It could have ended up in the river. Or, for all we know, Ed’s automatic rotisserie could still be trundling through the woods, laboring under a load of mangled game hens.

If you’re sitting around the campfire one night and hear what sounds like a blender full of peanut butter creeping up on you, don’t be alarmed.

In fact, if you’re a seasoned camper and you’ve built up a resistance to certain pathogens, you might want to start rooting around in your cooler for barbecue sauce.


Political Correctness Corrected

Yes, Microsoft, there IS a Fort Gay, West Virginia — Just Ask Google

A West Virginia man was banned from an online gaming site because of his hometown.

I came across this item from a news archive while doing research for a Valentine’s Day story I wrote for the Ashland Times-Gazette. One of the people I wrote about happened to be from the town of Fort Gay, W. Va. Unlike most journalists, I like to let readers know where these places are. Especially when they are places most of us have never heard of. So I looked it up and found that Fort Gay — population 800 give or take a few — is on the Kentucky border. It’s right across the Big Sandy and Tug Fork rivers from the sprawling metropolis of Louisa.

About five years ago, Microsoft suspended a 26-year-old man from its Xbox Live gaming site. Moderators wrongly assumed he provided a fake town name and concluded that it was meant to be discriminatory toward gay people.

This was at a time when some people used the term “gay” to mean lame. Which sucks, because it somehow implied that gay people were inferior. Fortunately, that usage seems to have gone by the wayside.

The man tried to explain that Fort Gay is a real town, but a Microsoft customer service rep threatened to terminate his membership altogether without refunding his membership fee, which was paid two years in advance. All the rep had to do was Google “Fort Gay, W. Va.,” but the rep refused.

You would think that would be a no-brainer for someone working in the online game business. It doesn’t take much Internet savvy to Google something.

Long story short, the folks at Microsoft eventually realized their mistake and reinstated the guy’s membership.

I wonder what Microsoft would have done if the guy lived in Intercourse, Pa.


I admit it is ironic that, in the town of Fort Gay, there is a stream called Lick Branch.



Bacon for Backpackers, Boondockers and Bugger-Outers

Looks like a regular package of bacon. But, when you pick it up, you’ll think they forgot to put the bacon in there.

Looks like a regular package of bacon. But, when you pick it up, you’ll think they forgot to put the bacon in there.

On average, you can survive about three minutes without oxygen, three to five days without water and eight weeks without food. But, for many of us, surviving without bacon is a whole nuther thing. Deprived of bacon, some people I know are convinced they would die within a matter of hours.

This can be problematic if you’re a backpacker, boondocker or bugger-outer and lack the means to refrigerate your bacon.

Before I go any further, I’d better explain these terms.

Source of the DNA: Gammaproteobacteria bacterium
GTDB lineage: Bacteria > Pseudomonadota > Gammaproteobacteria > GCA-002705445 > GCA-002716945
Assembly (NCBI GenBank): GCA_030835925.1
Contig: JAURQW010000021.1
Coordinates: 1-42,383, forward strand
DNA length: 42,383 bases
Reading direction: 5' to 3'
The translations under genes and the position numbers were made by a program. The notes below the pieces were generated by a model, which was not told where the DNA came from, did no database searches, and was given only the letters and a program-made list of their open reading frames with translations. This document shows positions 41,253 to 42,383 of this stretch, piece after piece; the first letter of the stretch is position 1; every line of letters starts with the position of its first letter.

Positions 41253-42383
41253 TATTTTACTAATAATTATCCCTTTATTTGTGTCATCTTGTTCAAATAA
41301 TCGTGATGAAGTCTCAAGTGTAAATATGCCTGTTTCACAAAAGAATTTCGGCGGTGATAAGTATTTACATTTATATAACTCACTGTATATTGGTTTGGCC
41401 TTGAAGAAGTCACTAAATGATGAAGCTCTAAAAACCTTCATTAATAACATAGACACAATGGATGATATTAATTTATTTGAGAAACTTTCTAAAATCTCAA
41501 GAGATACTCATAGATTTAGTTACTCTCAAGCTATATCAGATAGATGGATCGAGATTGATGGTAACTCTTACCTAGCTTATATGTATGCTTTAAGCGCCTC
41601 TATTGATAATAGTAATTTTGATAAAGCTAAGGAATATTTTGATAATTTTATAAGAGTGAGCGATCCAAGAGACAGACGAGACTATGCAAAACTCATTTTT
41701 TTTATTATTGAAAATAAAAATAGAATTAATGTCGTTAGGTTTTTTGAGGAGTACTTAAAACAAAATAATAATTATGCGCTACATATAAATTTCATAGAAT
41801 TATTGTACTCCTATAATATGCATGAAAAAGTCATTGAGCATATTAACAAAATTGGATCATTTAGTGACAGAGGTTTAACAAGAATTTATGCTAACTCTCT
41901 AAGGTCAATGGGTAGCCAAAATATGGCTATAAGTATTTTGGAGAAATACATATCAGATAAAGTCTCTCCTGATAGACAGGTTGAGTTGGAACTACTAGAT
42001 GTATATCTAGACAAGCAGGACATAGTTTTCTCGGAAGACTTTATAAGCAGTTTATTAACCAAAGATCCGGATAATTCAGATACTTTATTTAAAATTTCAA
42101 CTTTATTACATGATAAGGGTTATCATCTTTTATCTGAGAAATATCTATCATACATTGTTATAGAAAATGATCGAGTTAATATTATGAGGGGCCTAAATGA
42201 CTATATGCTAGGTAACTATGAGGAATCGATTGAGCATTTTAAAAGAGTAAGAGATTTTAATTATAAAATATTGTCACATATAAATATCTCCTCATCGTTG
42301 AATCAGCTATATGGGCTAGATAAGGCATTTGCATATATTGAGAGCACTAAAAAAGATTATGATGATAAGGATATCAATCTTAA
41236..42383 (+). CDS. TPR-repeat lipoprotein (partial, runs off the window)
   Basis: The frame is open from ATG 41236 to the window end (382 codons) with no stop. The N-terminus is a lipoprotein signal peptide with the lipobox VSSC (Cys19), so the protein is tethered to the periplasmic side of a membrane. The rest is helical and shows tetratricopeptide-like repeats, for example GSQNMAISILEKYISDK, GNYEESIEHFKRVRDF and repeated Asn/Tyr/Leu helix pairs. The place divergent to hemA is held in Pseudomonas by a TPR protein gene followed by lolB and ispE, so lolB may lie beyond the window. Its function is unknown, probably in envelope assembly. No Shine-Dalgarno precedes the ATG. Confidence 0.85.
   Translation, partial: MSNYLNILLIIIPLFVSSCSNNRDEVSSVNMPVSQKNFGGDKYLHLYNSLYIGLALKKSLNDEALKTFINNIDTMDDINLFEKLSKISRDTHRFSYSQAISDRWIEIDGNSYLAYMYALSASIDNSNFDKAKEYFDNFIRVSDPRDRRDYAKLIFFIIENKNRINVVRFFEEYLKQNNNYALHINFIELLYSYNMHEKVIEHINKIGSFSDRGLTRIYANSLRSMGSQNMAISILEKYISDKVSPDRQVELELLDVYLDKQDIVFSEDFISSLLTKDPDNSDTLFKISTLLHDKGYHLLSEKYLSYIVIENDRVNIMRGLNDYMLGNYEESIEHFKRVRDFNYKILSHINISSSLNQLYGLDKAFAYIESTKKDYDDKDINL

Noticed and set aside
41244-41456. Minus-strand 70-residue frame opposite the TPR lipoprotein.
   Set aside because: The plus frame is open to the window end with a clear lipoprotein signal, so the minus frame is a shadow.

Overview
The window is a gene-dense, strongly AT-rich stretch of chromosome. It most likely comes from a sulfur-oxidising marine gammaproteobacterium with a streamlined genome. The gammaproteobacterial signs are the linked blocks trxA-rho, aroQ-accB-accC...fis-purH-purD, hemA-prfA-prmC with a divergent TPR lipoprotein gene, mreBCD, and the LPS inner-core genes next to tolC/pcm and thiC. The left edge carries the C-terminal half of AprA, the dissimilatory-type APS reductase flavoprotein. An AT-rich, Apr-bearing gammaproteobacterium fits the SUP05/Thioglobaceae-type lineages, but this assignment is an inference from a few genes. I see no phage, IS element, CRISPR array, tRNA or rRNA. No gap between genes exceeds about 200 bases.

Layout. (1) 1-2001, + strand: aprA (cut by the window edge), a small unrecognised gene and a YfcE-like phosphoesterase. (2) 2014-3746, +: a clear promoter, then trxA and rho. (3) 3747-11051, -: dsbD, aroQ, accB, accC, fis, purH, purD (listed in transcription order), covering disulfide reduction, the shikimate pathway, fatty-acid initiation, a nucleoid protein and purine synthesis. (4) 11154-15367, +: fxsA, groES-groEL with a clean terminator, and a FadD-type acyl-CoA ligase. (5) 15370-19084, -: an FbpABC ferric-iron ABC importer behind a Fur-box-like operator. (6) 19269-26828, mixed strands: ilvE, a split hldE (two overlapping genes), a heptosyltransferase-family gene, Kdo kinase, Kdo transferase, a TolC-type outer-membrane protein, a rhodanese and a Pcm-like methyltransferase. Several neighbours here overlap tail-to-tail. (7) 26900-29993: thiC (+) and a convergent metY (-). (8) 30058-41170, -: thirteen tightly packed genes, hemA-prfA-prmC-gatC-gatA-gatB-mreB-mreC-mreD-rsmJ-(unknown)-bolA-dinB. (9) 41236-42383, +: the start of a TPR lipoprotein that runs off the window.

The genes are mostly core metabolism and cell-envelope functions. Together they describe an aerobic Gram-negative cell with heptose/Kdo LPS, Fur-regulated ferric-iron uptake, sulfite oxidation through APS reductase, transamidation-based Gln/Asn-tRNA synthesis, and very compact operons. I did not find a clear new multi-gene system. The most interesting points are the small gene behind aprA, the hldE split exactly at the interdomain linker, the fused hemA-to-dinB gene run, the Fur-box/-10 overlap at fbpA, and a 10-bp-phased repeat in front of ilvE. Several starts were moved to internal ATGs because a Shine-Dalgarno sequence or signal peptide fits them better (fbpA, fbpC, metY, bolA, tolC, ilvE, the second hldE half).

Backpackers — A familiar term for most of us. Basically masochistic people who hoist their worldly possessions onto their backs and trudge off into the wilderness to live for a few days – or longer if they can swing it.

Boondockers — Also known as vandwellers or by other terms. Folks who live out of their vehicles, camping in various locations, from Walmart parking lots to public lands. Or occasionally in relatives’ back yards, where they’re tethered to the house by an extension cord.

Bugger-outers — My term for survivalists, folks who are convinced that someday, somehow, civilization is going to come crumbling down and it will be necessary to bug out. The chief difference between them and the other two categories is that backpackers and boondockers have gotten a head start. Bugging out will require stockpiling staple items, mastering bushcraft skills and – the hardest part of all – surviving without YouTube videos on how to do all this stuff.

Fortunately, for those of us who fit one or more of those categories, there is an alternative to refrigerated bacon. It isn’t cheap, but it is tasty and travels extremely well. I’m talking about fully cooked bacon. It comes in packages like regular bacon, except there’s a whole lot less of it. I recently paid about $2.50 for a 2.52-ounce package of Hormel fully cooked bacon, which was recently featured on Bacon Today – Daily News of the World of Sweet Sweet Bacon.

That was Kroger’s sale price. The sign in the store read something like: “Sale! Regular price: Your firstborn. This week only: An arm and a leg.”

Pre-cooked bacon requires no refrigeration and is packed flat on parchment paper inside resealable plastic pouches. So it packs well. As for shelf-life, the package I bought in early February had an expiration date of August 15.

I experimented with pre-cooked bacon last summer on canoe trips. It passed with flying colors. Most of my campmates gave it a thumbs-up, although some displayed a different digit.

It’s meatier than regular bacon. All you have to do is warm it up, so it’s quicker and not as messy.

The downside? You don’t have all that bacon grease to throw on the campfire to make it flare up and singe your campmates’ eyebrows.